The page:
There was a period in my life (back in university) when I was completely and utterly addicted to Korean pop music (Kpop) and Korean dramas. I was so engrossed in the whole ordeal that I taught myself how to read the Korean alphabet so I could surf Korean sites easily. I even frequented a Kpop forum so much that I was offered to be a moderator. I took pride in my moderator status as I was able to kick people out if they did anything wrong and I felt like I was super important.
As the forum was based in America, my sleep patterns also changed. I would stay awake throughout the night, chatting to my co-moderators and go to sleep when the birds started chirping and my parents got up to go to work. Luckily, I only had 10 hours of contact time at university which meant I had many days off a week. It didn’t make it better that we also had 3 months off during Christmas where my addictions just got worse.
I knew all the popular Kpop songs and all the famous celebrities of the time. I even met up with a co-moderator who lived in Sydney, during one of my trips there. I call those days my ‘obsessive’ days where really nothing else mattered to me.
Such a lifestyle didn’t last very long as you can imagine. Once second year uni started, I moved away from the forum. I spent less and less time there and eventually, when I went back again, most of the moderators have changed. I knew no one and no one knew me. I lost my high status and my contacts, but I also gained back my life.
I still listen to the Kpop music I downloaded from then but the playlist was from almost 10 years ago. Some of them have become classics. I still think back to those days every so often, how did I get myself so wound up in such a hobby? One thing I did get out of it though, I still hadn’t forgotten the Korean alphabet, so if I ever visit Korea, I can at least pronounce the street names and places I wanted to go.
One of my favourite Korean dishes and one that is very easy to prepare is the jja jang myeon (a dry noodle dish made with Korean black soybean paste). This dish originated in China (it is pronounced in a very similar way in Chinese – Zha Jiang Mian – which my mum makes at home all the time). However, the Korean version has evolved significantly since its first introduction. For one, it looks very different with its significantly darker appearance. This dish has now become a household staple and can be ordered at most Korean restaurants throughout the world.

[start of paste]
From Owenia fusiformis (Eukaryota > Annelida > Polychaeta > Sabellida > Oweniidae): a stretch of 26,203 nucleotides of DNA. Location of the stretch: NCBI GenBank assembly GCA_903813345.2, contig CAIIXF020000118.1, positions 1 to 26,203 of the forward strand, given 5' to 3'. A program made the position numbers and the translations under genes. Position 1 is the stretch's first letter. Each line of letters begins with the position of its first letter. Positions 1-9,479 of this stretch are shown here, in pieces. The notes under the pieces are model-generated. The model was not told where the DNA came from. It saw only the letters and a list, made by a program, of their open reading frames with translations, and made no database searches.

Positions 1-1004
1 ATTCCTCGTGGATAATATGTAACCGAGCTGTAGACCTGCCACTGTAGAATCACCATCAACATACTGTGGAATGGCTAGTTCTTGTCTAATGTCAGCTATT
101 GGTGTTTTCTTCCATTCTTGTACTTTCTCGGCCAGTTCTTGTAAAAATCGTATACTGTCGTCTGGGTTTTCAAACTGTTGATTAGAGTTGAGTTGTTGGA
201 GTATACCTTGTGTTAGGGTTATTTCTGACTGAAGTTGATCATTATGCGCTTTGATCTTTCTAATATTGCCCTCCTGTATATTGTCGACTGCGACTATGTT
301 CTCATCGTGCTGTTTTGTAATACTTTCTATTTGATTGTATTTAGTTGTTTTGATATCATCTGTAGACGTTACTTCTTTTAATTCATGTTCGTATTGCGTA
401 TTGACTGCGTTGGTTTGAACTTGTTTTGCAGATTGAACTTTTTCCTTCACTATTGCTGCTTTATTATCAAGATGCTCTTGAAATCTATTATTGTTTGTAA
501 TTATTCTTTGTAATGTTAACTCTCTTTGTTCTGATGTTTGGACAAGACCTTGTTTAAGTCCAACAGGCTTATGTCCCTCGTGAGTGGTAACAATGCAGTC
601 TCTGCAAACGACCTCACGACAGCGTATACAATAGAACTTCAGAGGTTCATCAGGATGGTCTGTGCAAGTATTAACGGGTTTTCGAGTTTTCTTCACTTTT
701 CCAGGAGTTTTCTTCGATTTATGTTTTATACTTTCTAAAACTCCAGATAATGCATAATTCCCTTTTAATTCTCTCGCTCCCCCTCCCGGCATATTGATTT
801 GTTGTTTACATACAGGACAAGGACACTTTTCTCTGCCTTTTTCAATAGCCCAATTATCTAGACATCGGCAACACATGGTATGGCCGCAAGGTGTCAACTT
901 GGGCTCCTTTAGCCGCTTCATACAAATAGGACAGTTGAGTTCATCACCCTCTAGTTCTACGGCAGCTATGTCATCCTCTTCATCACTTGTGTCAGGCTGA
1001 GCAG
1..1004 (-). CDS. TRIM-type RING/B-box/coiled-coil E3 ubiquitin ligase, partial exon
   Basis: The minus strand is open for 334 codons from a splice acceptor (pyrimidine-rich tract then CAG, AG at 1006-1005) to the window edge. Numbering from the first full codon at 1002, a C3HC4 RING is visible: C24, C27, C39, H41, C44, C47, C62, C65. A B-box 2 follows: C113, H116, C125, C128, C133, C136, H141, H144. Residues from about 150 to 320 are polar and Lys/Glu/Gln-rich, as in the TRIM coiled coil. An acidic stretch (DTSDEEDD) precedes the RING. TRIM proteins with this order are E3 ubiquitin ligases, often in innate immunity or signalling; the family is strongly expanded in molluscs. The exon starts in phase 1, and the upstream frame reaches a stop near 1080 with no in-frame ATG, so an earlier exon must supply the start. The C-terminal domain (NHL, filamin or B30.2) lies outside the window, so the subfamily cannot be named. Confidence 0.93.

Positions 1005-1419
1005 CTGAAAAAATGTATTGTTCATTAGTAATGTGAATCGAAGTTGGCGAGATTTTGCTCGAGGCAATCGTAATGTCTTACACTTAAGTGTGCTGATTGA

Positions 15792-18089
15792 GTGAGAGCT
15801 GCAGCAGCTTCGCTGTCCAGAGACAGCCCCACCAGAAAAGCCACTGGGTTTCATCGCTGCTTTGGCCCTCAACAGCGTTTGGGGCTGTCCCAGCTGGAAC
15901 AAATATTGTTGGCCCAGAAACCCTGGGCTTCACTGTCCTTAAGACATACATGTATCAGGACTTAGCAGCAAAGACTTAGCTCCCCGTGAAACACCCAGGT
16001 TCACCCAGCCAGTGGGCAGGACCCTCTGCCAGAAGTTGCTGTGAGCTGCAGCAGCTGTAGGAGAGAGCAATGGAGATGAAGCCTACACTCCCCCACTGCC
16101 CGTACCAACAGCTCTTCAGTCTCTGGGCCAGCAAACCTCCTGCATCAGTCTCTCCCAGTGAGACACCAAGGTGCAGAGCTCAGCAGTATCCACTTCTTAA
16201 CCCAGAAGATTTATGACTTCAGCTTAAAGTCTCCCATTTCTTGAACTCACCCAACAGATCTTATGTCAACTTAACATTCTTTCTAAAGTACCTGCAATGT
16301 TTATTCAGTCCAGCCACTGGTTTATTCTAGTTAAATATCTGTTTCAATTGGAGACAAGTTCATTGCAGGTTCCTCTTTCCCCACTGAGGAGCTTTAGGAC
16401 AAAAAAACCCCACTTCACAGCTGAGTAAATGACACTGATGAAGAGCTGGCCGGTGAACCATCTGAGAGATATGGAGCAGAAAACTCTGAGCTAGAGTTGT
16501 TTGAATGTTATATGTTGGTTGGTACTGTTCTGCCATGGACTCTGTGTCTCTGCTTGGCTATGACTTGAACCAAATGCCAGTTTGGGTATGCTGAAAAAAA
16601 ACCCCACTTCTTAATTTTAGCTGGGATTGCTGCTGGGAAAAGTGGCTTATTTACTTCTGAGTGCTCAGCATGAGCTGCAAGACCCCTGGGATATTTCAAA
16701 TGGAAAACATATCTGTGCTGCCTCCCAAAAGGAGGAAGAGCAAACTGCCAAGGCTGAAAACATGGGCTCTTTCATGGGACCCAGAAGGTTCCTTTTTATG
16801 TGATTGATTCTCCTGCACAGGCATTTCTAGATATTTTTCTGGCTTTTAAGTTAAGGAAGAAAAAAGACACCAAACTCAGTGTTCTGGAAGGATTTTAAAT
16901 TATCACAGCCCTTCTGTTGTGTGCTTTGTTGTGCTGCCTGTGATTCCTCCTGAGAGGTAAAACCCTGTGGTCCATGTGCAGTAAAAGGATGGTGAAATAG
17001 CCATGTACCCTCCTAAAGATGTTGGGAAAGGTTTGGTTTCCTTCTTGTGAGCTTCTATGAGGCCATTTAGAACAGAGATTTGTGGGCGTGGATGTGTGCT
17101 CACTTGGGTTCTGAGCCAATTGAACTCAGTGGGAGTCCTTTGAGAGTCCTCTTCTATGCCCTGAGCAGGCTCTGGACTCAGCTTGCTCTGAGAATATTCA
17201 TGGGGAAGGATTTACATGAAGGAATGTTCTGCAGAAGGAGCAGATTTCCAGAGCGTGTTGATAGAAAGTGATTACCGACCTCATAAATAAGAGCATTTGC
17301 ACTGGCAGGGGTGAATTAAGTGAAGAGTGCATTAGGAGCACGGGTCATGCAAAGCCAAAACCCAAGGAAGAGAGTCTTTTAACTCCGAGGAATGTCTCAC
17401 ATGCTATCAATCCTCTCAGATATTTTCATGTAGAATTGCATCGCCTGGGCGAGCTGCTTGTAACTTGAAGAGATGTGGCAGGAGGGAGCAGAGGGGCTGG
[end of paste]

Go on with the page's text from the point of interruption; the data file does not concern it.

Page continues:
This recipe was made by Yuye some time ago for our recipe app. It might be a bit harder for people who have never tried this dish before as it doesn’t have the prettiest appearance. It’s quite tasty though!
Jja Jang Myeon
Time to prepare: 10 minutes
Time to cook: 15 minutes
• 300g fresh wheat noodle
• 150g pork loin
• 100g daikon radish
• 1/2 zucchini
• 1 small potato
• 1/2 medium onion
• 1/2 cup korean black soybean paste
• 2 tbsp water
• 1 tbsp sugar
• 1 tbsp vegetable oil
• 50g cucumber
1. Dice pork loin, daikon, zucchini, onion and potato into 1cm cubes. Thinly slice cucumber.
2. Heat vegetable oil in a pan at medium-high heat and fry pork until cooked.
Note: Dried noodles can be used instead of fresh if unavailable. Choose a thick, white wheat-based type noodle. Vegetables used in jja jang myeon can be freely varied. Try variants with carrot, peas, brocolli etc. Beef or chicken can be used instead of pork and meat can even be omitted for a vegetarian option.
* If sauce is too thick, add some additional water to thin it out. Conversely, if sauce is too thin, add some cornflour (mixed with cold water) to thicken it up.
Question time: Have you ever had an obsession where you felt nothing else mattered in the world? Do you still have that obsession and did you get anything out of it?